Results In all seven of his calculus tasks, Kevin used semantic reasoning. They often played an important role in his reasoning. For instance, in five of his proof productions, he used graphs to see why the statement was true. Further, in Kevin’s comments on these tasks, he remarked that he viewed the task of proving as essentially “translating my intuition”, or to use the language of Raman (2003), he viewed the task of proving as generating key ideas.

In the linear algebra tasks, Kevin’s use of semantic reasoning was more sparse.

For only two of the tasks did Kevin generate a graph or example. For these tasks, the role of these informal representations was relatively minor. For instance, in one task, Kevin tested his recall that det(AB)=det(A)det(B) with two sample matrices (a fact that was not used in Kevin’s final proof of the statement), and sketched an example of a non-singular matrix before immediately crossing it out. When describing his proof processes, Kevin spoke of carefully reasoning from definitions to reach desired conclusions.

In his post-task comments, Kevin indicated that his differences in reasoning in calculus and linear algebra was not due to the conceptual differences in the two domains.

Rather, he cited three differences. First, he noted that he understood calculus better so he had more access to graphical interpretations of relevant concepts. Second, his real analysis professor illustrated every concept both graphically and with diagram, while his linear algebra professor focused more on procedures. Third, the time constraints of our study prevented Kevin from exploring concepts in linear algebra conceptually. He indicated, that given unlimited time, he preferred to explore all concepts conceptually, but given the time constraints of our study (and the time constraints of most classroom examinations!), he had to rely on syntactic reasoning to get a solution efficiently, even though he valued the understanding engendered by a semantic proof production more.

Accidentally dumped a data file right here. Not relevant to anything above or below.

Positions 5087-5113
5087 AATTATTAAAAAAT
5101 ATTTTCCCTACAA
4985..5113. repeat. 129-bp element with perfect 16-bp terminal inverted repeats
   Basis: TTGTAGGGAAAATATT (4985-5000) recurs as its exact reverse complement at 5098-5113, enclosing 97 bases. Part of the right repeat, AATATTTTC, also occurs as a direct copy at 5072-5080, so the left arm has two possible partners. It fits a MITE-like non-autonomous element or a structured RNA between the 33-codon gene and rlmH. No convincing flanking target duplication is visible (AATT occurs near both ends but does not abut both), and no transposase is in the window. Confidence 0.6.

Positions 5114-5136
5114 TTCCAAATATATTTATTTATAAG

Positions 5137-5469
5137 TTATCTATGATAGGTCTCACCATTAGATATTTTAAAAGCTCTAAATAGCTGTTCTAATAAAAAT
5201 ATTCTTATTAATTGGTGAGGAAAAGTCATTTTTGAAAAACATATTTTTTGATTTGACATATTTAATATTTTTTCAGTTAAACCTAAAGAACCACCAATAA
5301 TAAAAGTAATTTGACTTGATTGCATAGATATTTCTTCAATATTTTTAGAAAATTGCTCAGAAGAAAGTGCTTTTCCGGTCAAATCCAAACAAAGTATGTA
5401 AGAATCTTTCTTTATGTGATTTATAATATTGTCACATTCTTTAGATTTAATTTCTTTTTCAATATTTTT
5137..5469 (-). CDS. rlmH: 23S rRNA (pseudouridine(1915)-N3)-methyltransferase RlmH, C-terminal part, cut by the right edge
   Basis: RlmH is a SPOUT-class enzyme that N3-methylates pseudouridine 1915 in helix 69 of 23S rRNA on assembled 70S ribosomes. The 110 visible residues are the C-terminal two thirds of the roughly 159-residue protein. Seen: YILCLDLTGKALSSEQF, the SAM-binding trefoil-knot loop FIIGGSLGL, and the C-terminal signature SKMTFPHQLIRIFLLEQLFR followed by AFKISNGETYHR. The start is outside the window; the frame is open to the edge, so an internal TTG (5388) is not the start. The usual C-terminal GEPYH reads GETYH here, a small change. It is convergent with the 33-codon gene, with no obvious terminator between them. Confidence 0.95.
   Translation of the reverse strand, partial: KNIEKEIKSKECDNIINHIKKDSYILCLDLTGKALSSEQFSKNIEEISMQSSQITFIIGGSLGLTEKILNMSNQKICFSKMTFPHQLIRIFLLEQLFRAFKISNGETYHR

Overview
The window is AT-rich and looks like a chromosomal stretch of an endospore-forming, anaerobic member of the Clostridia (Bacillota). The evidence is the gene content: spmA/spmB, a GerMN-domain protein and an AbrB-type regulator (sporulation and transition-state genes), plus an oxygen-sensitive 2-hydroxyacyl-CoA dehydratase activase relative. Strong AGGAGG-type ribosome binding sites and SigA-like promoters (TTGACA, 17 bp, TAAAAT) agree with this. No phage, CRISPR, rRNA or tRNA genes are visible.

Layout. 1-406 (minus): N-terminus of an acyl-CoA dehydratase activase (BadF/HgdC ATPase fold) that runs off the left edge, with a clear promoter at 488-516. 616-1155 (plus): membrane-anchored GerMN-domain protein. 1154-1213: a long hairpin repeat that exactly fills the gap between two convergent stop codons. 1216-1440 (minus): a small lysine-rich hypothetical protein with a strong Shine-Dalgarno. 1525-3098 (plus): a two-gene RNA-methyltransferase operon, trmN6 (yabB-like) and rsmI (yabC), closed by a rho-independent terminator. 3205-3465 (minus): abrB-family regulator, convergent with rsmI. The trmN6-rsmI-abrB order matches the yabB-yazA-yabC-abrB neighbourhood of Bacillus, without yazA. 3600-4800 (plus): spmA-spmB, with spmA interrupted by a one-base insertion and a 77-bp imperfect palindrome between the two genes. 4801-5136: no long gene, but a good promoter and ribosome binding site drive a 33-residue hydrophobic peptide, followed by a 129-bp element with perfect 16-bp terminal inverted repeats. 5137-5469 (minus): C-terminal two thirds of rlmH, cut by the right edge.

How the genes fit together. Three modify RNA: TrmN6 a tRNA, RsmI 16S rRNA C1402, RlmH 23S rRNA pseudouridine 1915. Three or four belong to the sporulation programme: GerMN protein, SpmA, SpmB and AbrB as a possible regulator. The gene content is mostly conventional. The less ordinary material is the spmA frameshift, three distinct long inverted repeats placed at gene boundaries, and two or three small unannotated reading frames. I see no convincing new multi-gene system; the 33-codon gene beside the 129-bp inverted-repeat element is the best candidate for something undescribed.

Discussion These results illustrate that students’ proving styles may be a function of the domain in which their proofs are situated. As most research assigning proving styles to individual students asks them to construct proofs within a singular domain, we suggest that researchers either qualify students’ proving styles to that domain or ask students to ask write proofs in multiple domains. Also, the results provide an existence proof that, at least in some cases, students’ proving processes are directly influenced by how they are taught, their familiarity with the content being studied, and how the external constraints (such as time) placed upon them.





Questions for the audience Methodologically, how can we determine if students are semantic or syntactic reasoners?

How can we improve our coding scheme for inferences based on semantic reasoning?

Are there any suggestions for how we can improve the direction of our project?

15TH Annual Conference on Research in Undergraduate Mathematics Education 499 References Alcock, L. & Inglis, M. (2008). Doctoral students' use of examples in evaluating and proving conjectures. Educational Studies in Mathematics, 69, 111-129.